Take my word for it: How do we do it?

By From page A4 | November 06, 2013

In passing, someone asked me recently, “How do we do it?” When I gave her a puzzled look, she said, “How do we do what we do? How does everyone do what they do?”

She was referring to surviving, getting through life one day at a time. Most of us have stressful jobs and we wonder how we get through the day sometimes, but before I could answer and expand on that sentiment, she said something that really put all that complaining I like to do about difficult things in my life in perspective. She reflected upon her own statement, sighed, and then said, “We all like to think we’re alone in this, but we’re like a big viking ship and everyone has an oar.”

Wow. I never really thought about it that way. I’m always focusing on how someone else got a leg up on life that I didn’t, how I’m fighting a battle no one else on earth could possibly understand. But I couldn’t be more wrong. I’m not alone, and neither are you.

We all put our pants on one leg at a time. We all feel joy and pain at what life throws us. And somehow, we all contribute to our families and society in some way to make our lives, and in turn the lives of our fellow man, a little better each day. So why do we often feel so alone?

We don’t tend to look at life like we’re all one big unit, sadly. Whether it’s the city we live in, county, state or country, we don’t think of the effect we’re having on everyone else. We instead focus on our day-to-day lives as if we live in a vacuum, when in reality we’re so far from it. We’re a part of something big, small societies within a big one, all with different rules and personalities driving them.

We are all important pieces to a machine, one where our roles are crucial for it to run, but with parts that are completely replaceable. That thought can be both inspiring and humbling at times. This machine doesn’t just run the workplace. It runs our interactions with everyone in our lives, from co-workers to family, friends and even strangers we meet between. How we act at home behind closed doors can be a direct result of what kind of day we had at work, or something that happened to us on our way home. It shouldn’t, but we’re human, and leaving the stresses of our non-home lives outside our front door can be seemingly impossible.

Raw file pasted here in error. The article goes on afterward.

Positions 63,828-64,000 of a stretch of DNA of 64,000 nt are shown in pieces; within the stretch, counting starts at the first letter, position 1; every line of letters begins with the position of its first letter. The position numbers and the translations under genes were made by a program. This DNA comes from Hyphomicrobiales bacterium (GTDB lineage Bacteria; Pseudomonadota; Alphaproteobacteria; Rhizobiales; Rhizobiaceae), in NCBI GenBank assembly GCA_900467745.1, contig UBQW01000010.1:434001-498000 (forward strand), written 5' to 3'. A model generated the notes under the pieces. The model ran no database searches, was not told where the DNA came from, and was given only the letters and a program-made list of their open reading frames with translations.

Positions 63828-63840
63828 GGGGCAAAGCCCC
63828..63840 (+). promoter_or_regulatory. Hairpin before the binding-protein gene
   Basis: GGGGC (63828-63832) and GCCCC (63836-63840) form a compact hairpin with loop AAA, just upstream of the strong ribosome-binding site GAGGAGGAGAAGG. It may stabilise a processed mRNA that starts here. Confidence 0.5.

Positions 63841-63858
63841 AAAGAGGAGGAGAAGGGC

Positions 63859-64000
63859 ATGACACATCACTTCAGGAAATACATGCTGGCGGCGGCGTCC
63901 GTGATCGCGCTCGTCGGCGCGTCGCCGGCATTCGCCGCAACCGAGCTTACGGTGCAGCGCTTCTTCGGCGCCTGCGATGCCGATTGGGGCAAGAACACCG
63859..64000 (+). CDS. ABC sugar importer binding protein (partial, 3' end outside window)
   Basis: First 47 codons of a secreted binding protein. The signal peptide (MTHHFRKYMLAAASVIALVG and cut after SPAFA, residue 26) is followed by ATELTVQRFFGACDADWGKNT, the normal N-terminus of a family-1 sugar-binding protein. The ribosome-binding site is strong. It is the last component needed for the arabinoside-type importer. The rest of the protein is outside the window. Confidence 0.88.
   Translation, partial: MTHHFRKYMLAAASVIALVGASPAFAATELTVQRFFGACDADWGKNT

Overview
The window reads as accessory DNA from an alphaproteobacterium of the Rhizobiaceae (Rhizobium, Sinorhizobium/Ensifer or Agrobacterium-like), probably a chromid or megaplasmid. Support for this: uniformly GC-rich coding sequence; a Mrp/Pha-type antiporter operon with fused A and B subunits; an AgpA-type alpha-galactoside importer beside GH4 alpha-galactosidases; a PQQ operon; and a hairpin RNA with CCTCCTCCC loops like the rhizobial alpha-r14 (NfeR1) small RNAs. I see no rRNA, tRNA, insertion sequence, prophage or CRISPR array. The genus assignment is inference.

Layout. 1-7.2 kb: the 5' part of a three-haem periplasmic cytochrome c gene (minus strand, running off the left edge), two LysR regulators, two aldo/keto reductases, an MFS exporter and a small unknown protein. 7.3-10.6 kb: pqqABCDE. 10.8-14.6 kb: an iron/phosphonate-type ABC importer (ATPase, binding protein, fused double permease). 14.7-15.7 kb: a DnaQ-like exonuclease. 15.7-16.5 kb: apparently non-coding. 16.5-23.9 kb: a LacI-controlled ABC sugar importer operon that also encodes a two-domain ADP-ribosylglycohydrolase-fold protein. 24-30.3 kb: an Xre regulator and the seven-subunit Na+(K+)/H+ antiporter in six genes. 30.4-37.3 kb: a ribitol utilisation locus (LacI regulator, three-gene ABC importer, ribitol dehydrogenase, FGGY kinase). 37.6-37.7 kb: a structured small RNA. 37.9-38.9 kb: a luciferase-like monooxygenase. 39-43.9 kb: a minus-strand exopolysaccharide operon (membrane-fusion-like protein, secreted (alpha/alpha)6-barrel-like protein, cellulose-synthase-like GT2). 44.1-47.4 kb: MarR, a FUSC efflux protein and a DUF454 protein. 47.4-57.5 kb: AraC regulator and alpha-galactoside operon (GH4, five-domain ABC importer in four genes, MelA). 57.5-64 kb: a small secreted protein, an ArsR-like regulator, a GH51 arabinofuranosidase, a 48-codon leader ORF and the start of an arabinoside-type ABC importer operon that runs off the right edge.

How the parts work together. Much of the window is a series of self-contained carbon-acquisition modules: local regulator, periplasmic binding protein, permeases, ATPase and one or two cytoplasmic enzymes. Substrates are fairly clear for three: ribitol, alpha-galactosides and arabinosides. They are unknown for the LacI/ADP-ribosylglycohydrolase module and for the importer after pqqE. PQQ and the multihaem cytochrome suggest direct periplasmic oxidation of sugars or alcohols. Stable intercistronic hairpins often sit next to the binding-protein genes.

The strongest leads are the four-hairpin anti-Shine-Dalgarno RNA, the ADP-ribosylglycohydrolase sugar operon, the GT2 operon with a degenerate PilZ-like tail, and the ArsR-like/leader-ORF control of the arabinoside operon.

Stack that with the machine, no matter how well-oiled, not providing us comfort when we’re stressed out about our individual bills, our lack of free time or our never-ending effort to make other people happy. No matter who we’re surrounded by, at some point we all feel alone, and we all wonder how we’ll get through another day.

But then we do, and it’s not that difficult. We realize that while life is tough, we’re capable of conquering it every single day, no matter what it throws at us. We run into people who actively make an effort to make our day better like we’ve been trying to do for everyone else, and we realize that this machine we’re all a part of is really what’s keeping us individually from falling apart.

We may always have our own stresses in which we think no one else can relate. But so will everyone else. And knowing they can still put one foot in front of the other each day means we can too. We can stay driven just knowing that everyone else has their oars too, and are rowing that viking ship right alongside us.

So, to answer her first question, “How do we do it,” I can only think of one way: Together.

Patrick Ibarra is the managing editor of the Mountain Democrat. His column appears bi-weekly.

Patrick Ibarra

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